This one has been around for years, and many parents today will recognize this hack from their own childhood! While book covers may only cost a few dollars each, using paper bags from your local grocer is free of cost (assuming your local grocery store offers them). It just takes a little extra time and TLC to create a paper bag cover to fit any of your school textbooks, and the best part is that your kids are able to decorate their own covers since they’re easily disposable and replaceable. Here’s the gist:

1. Gather your items:

Paper Bag(s)
Scissors
Pen
Tape
Your child’s textbook

2. Remove handles from your paper bag, should it include these, and cut your bag so that the paper lays in one flat piece. You may have to cut the bottom of the bag off so that you’re working with only the flattened sides of the bag.

3. Place your book on the paper with the printed side of the bag facing in (so that only the blank side of the paper faces outwards). Fold the edges of the paper at the top and bottom of your book and mark these folds with a pen so that when you remove the book, you’re able to see where to fold the top and bottom of the paper.

4. Fold top and bottom flaps down, and replace the book. Replace the book and note that the top and bottom edges of the book now lie flush with the top and bottom edges of your paper bag.

5. Wrap the paper bag around the book, folding the flaps at each cover’s end over the cover and into the front and back of the book.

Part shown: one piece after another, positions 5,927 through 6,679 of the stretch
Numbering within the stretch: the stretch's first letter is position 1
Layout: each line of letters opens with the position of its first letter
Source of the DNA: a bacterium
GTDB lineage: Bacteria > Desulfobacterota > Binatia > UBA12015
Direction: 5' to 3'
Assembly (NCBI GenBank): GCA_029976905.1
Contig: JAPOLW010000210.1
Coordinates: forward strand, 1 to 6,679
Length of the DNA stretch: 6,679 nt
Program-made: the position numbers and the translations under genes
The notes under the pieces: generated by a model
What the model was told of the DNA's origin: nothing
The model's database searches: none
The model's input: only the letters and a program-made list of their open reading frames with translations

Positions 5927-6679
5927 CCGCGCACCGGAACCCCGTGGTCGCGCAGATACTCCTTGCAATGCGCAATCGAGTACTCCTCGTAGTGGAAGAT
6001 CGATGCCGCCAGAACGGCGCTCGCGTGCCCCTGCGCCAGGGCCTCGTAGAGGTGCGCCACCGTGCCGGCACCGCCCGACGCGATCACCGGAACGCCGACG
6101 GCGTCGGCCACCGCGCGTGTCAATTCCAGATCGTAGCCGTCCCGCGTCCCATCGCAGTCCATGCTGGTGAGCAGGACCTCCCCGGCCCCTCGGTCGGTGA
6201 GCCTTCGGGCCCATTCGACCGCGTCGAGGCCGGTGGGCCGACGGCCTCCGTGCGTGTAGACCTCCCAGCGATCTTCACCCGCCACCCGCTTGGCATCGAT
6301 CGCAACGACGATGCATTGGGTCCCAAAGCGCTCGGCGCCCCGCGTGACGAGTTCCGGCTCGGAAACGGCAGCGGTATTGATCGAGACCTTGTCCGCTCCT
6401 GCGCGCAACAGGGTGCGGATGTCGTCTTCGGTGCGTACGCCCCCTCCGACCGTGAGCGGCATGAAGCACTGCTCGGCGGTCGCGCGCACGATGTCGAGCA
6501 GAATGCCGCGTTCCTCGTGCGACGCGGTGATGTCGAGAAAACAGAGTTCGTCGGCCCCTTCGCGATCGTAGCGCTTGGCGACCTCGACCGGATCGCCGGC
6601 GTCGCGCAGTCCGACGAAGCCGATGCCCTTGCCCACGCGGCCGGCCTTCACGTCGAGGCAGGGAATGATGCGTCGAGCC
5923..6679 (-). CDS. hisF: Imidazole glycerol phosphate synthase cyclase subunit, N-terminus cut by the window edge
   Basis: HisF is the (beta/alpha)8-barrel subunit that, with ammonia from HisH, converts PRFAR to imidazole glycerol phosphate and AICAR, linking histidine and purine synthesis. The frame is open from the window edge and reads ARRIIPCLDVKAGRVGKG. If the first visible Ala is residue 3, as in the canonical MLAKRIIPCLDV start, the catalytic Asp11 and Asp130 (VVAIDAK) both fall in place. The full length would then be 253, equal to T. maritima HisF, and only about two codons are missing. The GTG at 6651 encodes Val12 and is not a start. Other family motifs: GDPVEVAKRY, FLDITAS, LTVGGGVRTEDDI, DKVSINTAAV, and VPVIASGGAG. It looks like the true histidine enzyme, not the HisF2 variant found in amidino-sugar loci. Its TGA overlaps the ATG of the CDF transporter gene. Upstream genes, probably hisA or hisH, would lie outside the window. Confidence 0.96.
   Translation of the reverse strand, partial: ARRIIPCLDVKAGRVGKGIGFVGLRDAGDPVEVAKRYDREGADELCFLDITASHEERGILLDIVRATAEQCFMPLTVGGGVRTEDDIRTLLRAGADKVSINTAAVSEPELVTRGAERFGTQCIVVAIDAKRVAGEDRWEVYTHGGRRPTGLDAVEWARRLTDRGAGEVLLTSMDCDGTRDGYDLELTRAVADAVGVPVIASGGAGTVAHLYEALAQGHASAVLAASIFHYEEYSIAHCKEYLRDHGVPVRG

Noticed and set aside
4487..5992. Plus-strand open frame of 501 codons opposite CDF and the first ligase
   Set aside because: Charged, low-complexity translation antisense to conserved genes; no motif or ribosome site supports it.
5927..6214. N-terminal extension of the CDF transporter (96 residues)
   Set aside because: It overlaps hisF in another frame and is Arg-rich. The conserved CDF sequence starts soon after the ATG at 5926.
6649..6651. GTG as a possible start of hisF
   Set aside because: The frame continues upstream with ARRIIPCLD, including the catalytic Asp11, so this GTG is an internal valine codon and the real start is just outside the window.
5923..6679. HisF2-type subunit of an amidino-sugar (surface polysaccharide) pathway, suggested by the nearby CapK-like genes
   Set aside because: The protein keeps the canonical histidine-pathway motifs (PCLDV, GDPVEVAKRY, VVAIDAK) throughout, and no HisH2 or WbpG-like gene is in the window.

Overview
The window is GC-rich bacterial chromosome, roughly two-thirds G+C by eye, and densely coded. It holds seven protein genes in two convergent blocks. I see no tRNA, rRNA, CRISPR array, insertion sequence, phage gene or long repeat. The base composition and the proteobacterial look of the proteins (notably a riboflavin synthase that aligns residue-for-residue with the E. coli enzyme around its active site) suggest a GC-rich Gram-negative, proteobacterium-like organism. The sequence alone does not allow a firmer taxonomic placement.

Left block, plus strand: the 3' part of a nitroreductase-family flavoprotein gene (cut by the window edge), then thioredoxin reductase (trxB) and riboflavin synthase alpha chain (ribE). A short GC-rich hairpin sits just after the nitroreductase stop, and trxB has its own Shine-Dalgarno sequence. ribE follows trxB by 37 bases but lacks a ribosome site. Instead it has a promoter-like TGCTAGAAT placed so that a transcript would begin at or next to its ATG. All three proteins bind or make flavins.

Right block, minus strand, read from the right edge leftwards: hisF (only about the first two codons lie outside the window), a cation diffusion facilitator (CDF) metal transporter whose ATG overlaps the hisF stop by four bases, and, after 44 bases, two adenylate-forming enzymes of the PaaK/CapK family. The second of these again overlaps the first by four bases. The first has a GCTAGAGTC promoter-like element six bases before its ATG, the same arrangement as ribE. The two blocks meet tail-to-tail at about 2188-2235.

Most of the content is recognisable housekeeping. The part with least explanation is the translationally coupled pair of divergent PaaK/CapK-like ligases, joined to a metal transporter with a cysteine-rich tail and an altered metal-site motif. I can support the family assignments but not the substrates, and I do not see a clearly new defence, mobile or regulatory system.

6. Tape the folded edges at the front and back covers of the book in order to keep the cover secured to your book. Make sure to not tape onto the book directly but rather tape from the folded flap inside the cover over the top and to the outside paper covering.

Your book cover is now ready for school use! For organizational purposes, be sure to write the name of the textbook on the paper covering at the spine and on the front and back. Then, the rest of the decoration can be left for your child. Follow this easy video tutorial here if you’re looking for a quick visual on how to create this easy back-to-school hack.

2. Magnetic Locker Pencil Holder

Even in the age of technology, kids still need pens and pencils in most schools. Many times, we end up throwing these writing utensils in our backpacks or see them collecting at the bottoms of our lockers in a disorganized heap. Pen and pencil cases are available at the stores ranging from a few dollars to well over $10 each, making them an annoyingly costly extra purchase for parents.